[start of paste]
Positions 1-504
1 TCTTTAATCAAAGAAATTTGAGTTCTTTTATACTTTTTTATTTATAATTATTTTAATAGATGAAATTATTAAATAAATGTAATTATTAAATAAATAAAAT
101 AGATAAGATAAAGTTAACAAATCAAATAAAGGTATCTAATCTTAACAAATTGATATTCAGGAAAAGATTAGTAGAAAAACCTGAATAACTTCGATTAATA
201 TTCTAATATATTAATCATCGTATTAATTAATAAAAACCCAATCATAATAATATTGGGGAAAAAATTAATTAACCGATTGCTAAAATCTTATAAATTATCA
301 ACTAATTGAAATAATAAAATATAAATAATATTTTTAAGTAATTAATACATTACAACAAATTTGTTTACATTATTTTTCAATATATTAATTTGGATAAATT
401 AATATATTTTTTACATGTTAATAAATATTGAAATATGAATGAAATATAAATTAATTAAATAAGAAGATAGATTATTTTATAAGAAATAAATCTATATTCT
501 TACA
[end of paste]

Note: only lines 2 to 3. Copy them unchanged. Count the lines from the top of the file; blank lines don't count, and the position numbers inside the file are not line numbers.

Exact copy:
1 TCTTTAATCAAAGAAATTTGAGTTCTTTTATACTTTTTTATTTATAATTATTTTAATAGATGAAATTATTAAATAAATGTAATTATTAAATAAATAAAAT
101 AGATAAGATAAAGTTAACAAATCAAATAAAGGTATCTAATCTTAACAAATTGATATTCAGGAAAAGATTAGTAGAAAAACCTGAATAACTTCGATTAATA